Roopa is an artist and author of the book, A Strategic Painter – Mastermind Your Craft. Below, she wrote, “Where I come from, being an artist is another word for being a loser.” Read her story to learn about how job loss and the benefits of marriage helped her find her way back to being a painter.
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Here is Roopa’s artist story:
Painter at Forty: Resistance is Futile
I, Roopa Dudley, used to love my job. I was a language analyst with a prestigious intelligence agency. However, I got laid-off right at the peak of my career, right before my 40th birthday. At first, being unemployed was frightening. I suffered a number of anxiety attacks. Life changing events can sometimes do this to the best of us. Each day I hoped to find a new job as a linguist. It never happened.
When Life Gives You Lemons, Make Lemonade. Before I lost my job, I was bringing home 100k as a contractor. So having lost it, there was a huge financial impact on my family. We had a baby who was only a year old at the time. Luckily I was covered under my husband’s health insurance, and he gave me his full support, emotionally and financially. We are happy with four children and do not want any more. Losing my job earlier, however, might have greatly impacted our decision to have our last little girl, who we both really wanted to have.
I tried finding a job as a linguist, but I could not find one that paid anywhere near what I had earned. Taking a job paying a quarter of what I had been making would have been counterproductive, so my husband encouraged me to stay home, enjoy motherhood, and pursue what else came naturally. I would have eventually gone back to painting after my retirement, but I believe that God wants me to do this now. It was still a hard choice to make. I had to reinvent my identity. I had never considered myself to be a professional artist, but more of a recreational artist. After I lost my job, I went back to painting to divert my attention from anxiety attacks. It was all I could do to help myself, which also helped me to accept the fact that I am a painter.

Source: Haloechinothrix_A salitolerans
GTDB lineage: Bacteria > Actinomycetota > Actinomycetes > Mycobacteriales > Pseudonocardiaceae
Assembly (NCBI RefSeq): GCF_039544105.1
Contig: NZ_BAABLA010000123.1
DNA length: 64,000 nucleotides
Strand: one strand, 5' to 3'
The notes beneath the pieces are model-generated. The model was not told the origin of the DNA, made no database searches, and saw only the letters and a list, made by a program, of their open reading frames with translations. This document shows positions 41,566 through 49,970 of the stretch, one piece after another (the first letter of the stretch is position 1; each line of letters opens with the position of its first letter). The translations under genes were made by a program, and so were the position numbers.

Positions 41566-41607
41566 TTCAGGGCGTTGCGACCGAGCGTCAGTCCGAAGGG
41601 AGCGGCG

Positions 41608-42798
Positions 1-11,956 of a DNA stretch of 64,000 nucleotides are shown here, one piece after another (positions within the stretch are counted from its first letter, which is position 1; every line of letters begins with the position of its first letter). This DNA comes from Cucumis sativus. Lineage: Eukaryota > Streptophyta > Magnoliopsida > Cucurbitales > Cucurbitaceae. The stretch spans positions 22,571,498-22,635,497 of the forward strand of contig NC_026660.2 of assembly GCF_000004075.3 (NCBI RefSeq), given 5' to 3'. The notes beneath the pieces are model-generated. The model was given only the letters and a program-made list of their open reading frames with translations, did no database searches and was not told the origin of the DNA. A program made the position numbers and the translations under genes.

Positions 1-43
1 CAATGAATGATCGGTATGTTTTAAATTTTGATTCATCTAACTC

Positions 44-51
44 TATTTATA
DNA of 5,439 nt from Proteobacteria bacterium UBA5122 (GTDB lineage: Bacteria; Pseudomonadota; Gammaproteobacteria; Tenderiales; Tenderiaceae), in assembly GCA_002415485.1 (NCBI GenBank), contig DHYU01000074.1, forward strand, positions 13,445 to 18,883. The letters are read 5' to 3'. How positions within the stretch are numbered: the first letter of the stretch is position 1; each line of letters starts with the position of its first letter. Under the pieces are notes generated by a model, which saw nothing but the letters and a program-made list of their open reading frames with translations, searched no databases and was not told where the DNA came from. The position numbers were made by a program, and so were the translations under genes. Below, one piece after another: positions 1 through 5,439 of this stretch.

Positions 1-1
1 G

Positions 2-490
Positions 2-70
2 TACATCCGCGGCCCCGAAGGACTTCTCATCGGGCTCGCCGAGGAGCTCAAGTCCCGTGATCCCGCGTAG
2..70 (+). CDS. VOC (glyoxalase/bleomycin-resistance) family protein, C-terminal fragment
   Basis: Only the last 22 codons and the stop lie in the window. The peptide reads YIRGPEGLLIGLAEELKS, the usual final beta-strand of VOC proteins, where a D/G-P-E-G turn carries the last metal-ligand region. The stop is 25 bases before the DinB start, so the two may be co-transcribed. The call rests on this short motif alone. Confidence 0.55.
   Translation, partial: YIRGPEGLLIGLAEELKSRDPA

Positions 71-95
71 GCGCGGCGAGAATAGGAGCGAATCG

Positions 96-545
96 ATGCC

The Drudgery of Assembly Line Work. Let’s go back in time twenty-two years. My father, who was also a painter, wanted me to learn technical skills, like computer science or engineering. My mother just wanted me to get a job and work my way up. She even got me a job in a factory as an assembler bending glass tubes all day long. There was no support or encouragement from my nuclear family for me to become a painter despite the awards I won in painting while growing up. To this day, however, my mother would rather see me work at a daycare or as a baby sitter. Where I come from, being an artist is another word for being a loser.
In order to get out of that miserable job as an assembler I went back to school. I was in my mid-twenties. I attended Florida International University, and graduated with a B.A. in humanities, and minors in art history and psychology. But the aversion and dread of going back to that assembly line was so intense that it kept me in college despite my difficult financial situation at the time.